I think what I’m trying to convince you to do, Dear Reader, is read the Brontë Sisters if you have not, and reread them if you have. Watch the mini series and movies based on these women’s works to encourage those that have the power to produce new versions, and possibly better versions of these stories. Help give these sisters the spotlight they deserve.

***UPDATE: I found the BBC 1996 version of The Tenant of Wildfell Hall on Amazon Prime. It isn’t free. But for the low, low price of $4.99 you can own all three episodes. There are also DVDs available for around $15 dollars on Amazon, too.

So what do you think about the Brontë Sisters? Are you fans of their novels? Do you think they need a large and joyful fandom similar to Jane Austen’s? Let me know in the comments below. And if you know where I can get the 1996 BBC version of The Tenant of Wildfell Hall do let me know in the comments!

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10 thoughts on “Why Not More Love for the Brontë Sisters?

  1. I completely echo your sentiments – but there is a reason why the three sisters aren’t more universally known and you touched on it when you discussed Wuthing Heights – all their books are far trickier reads than Austen’s books. While Austen doesn’t flinch at showing women’s economic powerlessness, all her heroines are relatively insulated – even Fanny in Mansfield Park isn’t as bereft as Jane Eyre or Lucy Snowe in Vilette. The Brontë sisters don’t have the comedic vein running through their work which Austen employs so effectively and their depiction of women is far less cosy. We have been turning to the past as a comfort blanket ever since 9/11, but that past has to be reasonably comfortable, or it doesn’t work as an escape – which is why Jane Austen and Agatha Christie are more popular than the Brontës and Dorothy L. Sayers.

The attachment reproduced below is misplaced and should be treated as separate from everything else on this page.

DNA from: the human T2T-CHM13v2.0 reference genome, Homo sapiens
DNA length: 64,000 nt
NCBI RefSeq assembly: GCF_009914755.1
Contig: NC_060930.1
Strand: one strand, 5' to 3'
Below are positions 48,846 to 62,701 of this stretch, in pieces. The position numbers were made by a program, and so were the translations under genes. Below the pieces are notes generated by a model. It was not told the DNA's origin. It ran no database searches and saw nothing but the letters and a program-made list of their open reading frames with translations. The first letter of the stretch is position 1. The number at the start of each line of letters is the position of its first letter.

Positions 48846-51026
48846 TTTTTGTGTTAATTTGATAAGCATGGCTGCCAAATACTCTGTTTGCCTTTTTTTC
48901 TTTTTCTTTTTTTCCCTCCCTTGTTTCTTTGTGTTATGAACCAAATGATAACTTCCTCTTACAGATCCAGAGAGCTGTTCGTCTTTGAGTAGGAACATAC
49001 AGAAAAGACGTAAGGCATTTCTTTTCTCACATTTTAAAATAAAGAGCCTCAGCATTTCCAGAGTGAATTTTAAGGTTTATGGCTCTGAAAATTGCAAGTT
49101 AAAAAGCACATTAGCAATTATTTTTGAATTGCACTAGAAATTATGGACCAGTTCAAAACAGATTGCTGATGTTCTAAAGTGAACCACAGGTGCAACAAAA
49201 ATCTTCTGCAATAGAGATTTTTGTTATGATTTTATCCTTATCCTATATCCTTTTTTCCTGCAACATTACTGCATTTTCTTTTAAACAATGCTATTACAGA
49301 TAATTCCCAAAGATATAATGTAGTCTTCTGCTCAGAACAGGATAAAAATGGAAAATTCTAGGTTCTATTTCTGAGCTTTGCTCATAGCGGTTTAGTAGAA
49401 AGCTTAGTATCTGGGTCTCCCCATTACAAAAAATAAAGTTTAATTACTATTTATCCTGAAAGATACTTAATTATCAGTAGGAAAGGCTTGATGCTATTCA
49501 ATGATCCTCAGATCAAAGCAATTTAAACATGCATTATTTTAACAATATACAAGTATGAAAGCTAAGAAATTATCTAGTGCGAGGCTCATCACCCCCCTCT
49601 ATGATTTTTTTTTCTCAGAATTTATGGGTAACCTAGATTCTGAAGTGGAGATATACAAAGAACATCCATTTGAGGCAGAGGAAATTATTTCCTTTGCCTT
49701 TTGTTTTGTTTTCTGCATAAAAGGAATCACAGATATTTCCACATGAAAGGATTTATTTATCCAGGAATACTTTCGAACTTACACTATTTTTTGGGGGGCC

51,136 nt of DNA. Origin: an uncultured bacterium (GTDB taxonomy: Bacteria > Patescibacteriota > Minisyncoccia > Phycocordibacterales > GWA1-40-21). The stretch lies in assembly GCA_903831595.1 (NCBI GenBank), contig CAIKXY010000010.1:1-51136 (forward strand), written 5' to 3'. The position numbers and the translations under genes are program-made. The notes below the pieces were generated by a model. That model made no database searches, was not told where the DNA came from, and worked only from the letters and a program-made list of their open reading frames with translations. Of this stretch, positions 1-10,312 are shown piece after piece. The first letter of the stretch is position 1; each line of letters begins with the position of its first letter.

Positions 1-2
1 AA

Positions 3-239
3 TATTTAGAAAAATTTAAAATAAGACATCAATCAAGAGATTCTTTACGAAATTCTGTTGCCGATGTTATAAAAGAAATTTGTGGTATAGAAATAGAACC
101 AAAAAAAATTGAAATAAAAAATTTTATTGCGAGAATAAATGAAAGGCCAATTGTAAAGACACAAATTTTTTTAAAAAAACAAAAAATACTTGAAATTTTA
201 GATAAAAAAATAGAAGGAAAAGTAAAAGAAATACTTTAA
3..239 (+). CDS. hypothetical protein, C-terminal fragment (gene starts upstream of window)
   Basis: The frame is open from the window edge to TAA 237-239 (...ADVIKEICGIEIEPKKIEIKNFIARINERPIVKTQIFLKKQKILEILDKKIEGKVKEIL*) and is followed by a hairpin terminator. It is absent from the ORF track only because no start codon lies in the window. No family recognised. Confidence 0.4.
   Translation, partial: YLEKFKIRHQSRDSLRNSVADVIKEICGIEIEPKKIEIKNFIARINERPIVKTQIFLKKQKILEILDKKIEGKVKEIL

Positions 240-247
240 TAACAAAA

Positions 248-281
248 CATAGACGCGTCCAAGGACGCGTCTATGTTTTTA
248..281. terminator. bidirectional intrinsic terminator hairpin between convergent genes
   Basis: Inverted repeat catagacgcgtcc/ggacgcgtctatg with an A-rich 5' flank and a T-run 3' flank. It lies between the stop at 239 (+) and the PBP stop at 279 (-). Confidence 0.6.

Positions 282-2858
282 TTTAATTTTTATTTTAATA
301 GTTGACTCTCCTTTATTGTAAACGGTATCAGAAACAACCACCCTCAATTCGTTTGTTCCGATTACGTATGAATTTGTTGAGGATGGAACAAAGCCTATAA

Liked by 2 people

    1. I think that is a huge part of why the Brontë Sisters aren’t more “fangirled.” While there is dark subtext in Jane Austen’s works, her heroines are less rough around the edges than the Brontë Sister’s are. The darkness isn’t hidden behind the wry humor. The darkness is front and center. And the sisters are not comfortable. Or cosey. Or wearing lovely muslin gowns with pretty hair. Their world is grey and brown woolens and coal schuttle bonnets and restained hair (early Victorian fashion is just ugly in comparison to the Regency.) But now that the world-our world- is in such turmoil, I want the Sisters to be a guide for us to become our best selves and overcome the patriarchy that represses us all.

      I feel like I’m asking all my readers to pick up some pitchforks and storm the castle. 😎

      Liked by 1 person

      1. Ah! Now that isn’t a problem… we have one in every room, thanks to a series of random electricity cuts a couple of years ago when a local generator suddenly went belly-up…

        Liked by 1 person